Persons With Disabilities

Wed, Jun 9, 2010

Dave Howell, Healthcare

I spend my days listening.  Listening to the most desperate, most disadvantaged, most exploited, most helpless citizens in our state.  Persons with disabilities, in short. I take calls from all over the state, from those with disabilities, family members, friends, neighbors, caregivers…just about anyone who somehow rubs up against the “world” of those with disabilities.

It’s depressing work, yes.  Often deeply so.  The situations I’m presented with are incredibly hard, emotional, painful…think “last-ditch and beyond.”  Unfortunately, there are times when I can do nothing substantive. It’s hard not to become bitter or disillusioned about our society as a whole when all you hear are the misery, the pain and the frustration almost universally presented to me every day.  There’s not much good news in my day to day working life.  Pretty much never any victories or successes, at least that I hear about.

And my role, you ask?  My title is “Disability Specialist.” I’m one of only three people in the whole country, who, by job description, is tasked to listen and advise.  The listening is the harder of the two.  Hearing the stories I hear would take almost anyone to a new emotional low damn near every day.  Exactly how I get through the days without crying all night is not something I understand.  Somehow, I just do, I guess. Although, some days are worse than others.

In this state it truly sucks to be disabled, infirm or elderly.  There’s no state level disability, no Medicaid for you unless you’re drawing Social Security Disability (SSDI) or the OTHER benefit, SSI, or Supplemental Security Income.  For most, it is NOT “supplemental.”  It’s all they get.  And it ain’t “security,” for sure.  It barely qualifies as “income,” get right down to it.  I must hear the term “fixed income” a dozen times a day sometimes.

The callers come in various flavors.  Those new to the game are disillusioned, confused, unsure. Those who’ve been in it a while are usually very angry, often militantly so.  Those in between range from passive and resigned to defeated and desperate. Some have “entitlement fever.”  A very real phenomenon, believe me.  I can usually tell what “group” they’re in within a minute of answering my phone.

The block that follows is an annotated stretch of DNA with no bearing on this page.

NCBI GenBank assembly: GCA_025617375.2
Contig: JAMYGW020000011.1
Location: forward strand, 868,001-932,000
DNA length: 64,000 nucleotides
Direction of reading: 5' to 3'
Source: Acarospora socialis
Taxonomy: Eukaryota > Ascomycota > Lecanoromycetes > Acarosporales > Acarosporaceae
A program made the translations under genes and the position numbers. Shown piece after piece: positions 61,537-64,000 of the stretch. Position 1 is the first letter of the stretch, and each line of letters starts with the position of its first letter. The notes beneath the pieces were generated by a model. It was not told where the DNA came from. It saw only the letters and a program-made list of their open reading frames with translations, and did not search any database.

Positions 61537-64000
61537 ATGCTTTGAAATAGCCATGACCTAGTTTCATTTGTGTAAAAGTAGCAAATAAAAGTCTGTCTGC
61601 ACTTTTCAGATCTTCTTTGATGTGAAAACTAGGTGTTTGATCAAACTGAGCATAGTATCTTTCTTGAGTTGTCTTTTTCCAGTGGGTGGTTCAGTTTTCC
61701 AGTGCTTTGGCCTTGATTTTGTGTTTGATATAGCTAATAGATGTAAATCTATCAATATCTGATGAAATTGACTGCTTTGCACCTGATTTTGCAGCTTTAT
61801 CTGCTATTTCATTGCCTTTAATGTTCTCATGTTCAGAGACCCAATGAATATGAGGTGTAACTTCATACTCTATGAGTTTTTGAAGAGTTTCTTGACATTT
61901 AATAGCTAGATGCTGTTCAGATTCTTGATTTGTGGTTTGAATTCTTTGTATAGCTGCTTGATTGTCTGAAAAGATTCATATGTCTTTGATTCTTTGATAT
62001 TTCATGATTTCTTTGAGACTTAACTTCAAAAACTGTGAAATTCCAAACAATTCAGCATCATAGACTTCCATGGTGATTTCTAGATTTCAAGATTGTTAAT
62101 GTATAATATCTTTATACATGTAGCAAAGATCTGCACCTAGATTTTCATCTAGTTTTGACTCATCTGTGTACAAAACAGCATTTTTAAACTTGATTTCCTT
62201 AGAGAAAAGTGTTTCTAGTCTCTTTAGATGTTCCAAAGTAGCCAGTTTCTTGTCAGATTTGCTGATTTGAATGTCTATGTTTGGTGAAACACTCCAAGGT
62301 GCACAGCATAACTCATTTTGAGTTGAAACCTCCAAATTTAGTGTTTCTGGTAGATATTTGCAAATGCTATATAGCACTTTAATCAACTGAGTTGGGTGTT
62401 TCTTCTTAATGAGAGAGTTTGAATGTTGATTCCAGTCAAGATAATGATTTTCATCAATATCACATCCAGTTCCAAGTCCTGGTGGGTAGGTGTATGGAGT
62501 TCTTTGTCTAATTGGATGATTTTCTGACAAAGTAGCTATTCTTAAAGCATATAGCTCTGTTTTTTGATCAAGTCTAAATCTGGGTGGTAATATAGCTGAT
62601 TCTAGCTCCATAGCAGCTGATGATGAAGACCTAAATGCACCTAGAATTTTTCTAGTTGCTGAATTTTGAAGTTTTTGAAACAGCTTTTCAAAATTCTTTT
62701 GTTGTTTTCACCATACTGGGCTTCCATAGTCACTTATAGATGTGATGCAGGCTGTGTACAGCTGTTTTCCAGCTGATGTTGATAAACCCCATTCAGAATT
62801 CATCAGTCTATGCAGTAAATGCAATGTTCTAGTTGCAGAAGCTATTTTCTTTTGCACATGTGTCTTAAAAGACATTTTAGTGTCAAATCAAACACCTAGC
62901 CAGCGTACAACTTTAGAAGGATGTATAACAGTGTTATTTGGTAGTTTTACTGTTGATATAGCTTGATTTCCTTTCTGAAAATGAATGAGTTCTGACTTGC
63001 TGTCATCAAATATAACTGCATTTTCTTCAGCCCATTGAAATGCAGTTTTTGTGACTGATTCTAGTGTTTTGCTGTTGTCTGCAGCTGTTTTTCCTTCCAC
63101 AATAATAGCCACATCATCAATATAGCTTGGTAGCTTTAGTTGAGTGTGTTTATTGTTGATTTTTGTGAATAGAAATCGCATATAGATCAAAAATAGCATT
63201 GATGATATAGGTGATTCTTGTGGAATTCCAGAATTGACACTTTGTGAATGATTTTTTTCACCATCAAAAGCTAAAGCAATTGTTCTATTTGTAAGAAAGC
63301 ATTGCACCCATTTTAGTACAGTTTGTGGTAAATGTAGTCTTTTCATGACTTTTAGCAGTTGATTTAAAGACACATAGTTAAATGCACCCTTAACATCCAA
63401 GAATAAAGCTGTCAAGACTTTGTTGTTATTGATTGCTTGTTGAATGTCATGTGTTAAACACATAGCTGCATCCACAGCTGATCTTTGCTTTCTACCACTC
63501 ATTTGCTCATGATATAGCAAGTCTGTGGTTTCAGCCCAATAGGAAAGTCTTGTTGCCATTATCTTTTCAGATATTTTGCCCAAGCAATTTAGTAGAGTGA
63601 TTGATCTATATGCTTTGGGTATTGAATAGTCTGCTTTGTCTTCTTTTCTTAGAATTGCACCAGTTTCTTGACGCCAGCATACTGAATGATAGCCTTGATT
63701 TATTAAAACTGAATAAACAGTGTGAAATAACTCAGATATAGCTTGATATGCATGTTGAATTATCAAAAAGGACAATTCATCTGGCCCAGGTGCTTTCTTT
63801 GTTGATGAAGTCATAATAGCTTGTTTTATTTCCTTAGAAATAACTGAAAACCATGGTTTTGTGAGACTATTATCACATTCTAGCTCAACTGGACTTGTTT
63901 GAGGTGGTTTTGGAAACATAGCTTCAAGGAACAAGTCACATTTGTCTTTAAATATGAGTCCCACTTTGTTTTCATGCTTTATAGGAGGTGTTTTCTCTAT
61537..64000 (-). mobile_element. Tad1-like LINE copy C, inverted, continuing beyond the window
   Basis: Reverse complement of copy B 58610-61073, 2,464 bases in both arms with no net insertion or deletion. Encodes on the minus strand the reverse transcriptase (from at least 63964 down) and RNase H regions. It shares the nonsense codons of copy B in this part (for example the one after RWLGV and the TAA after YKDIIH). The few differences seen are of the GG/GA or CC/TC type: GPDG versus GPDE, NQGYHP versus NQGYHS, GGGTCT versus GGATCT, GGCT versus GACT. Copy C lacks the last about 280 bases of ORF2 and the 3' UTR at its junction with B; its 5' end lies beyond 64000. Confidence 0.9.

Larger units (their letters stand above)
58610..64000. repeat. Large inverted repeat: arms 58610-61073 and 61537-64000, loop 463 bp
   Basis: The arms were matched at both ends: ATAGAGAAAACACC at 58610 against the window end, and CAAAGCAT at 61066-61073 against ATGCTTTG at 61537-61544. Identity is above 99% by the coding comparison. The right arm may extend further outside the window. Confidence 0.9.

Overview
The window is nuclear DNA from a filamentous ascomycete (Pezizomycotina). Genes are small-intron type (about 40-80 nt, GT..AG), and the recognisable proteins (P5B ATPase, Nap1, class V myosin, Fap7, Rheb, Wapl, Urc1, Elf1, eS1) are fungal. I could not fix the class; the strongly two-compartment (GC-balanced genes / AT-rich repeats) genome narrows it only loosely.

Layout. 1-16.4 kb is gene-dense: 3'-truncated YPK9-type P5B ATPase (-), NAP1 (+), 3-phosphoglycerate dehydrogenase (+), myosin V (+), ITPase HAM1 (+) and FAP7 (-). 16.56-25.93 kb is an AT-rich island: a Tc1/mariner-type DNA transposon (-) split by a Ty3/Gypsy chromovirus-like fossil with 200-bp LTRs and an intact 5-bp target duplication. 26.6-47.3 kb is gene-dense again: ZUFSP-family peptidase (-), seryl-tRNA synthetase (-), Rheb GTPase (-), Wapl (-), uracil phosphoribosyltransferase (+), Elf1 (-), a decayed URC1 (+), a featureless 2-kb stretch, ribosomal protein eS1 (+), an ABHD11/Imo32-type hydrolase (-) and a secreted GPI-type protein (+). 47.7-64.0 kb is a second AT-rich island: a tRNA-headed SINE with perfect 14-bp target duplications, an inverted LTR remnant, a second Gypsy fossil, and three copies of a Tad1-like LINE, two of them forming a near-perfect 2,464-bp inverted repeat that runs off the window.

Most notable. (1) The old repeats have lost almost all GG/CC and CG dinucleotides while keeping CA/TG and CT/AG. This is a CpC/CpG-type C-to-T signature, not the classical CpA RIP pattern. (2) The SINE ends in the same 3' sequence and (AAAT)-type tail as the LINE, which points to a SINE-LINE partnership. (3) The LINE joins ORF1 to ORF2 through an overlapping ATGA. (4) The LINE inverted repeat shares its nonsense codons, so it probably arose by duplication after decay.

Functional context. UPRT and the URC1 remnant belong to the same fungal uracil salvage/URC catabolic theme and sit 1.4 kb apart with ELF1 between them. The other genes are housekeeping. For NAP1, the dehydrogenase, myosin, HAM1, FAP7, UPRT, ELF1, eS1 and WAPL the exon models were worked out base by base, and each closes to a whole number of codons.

Most, I willingly help. Some, I tell the facts of life in the REAL world. The smallest segment includes those I’d like to seriously smack and tell them, “The state does NOT owe you a living! Deal with it!”  Some have never worked a day in their lives, mostly because they CAN’T, no matter how much they might want to. Others have worked all their lives, have hit hard times, and are disoriented, confused and unable to grasp what’s happening.  And, of course, there’s the group that thinks the state owes them everything from a warm bed, to food in their belly to transportation to the market…or the strip club.

Virtually every human services agency in the state knows our phone number.  If they don’t want to take the time, they routinely send the caller to us, often blind transferred and the caller hasn’t a clue how or why they ended up talking to me.  Often, they’re told before being transferred that we can fix it all, make it better, take away the pain, give them money, fix their house, give their landlord hell, clean up their kitchen, find them a job, pick them up some apples on the way home!  So, my first job is usually disappointing them by telling them the truth.  “No state agency is going to do that for you.”  Not what they want to hear.  “But, the last person I spoke to said you could!”  When I ask who that person was, they have no idea.  When I tell them again that it ain’t gonna happen, they STILL claim they were told I could put Humpty Dumpty back together again. Hope is hard to kill sometimes, and it’s something I really dislike doing.

And, I have to do it way too often.  To nice people in horrible situations, awful circumstances not of their own making, more often than not.  Happenstance shows no favoritism, knows no distinctions and is about as random as it gets.  One day they’re fine.  Employed, whole, thriving, or at least surviving.  The next day, they’re disabled, permanently injured, unable to use a limb or two, blinded, deafened, paralyzed, brain damaged, deathly ill or missing pieces and parts.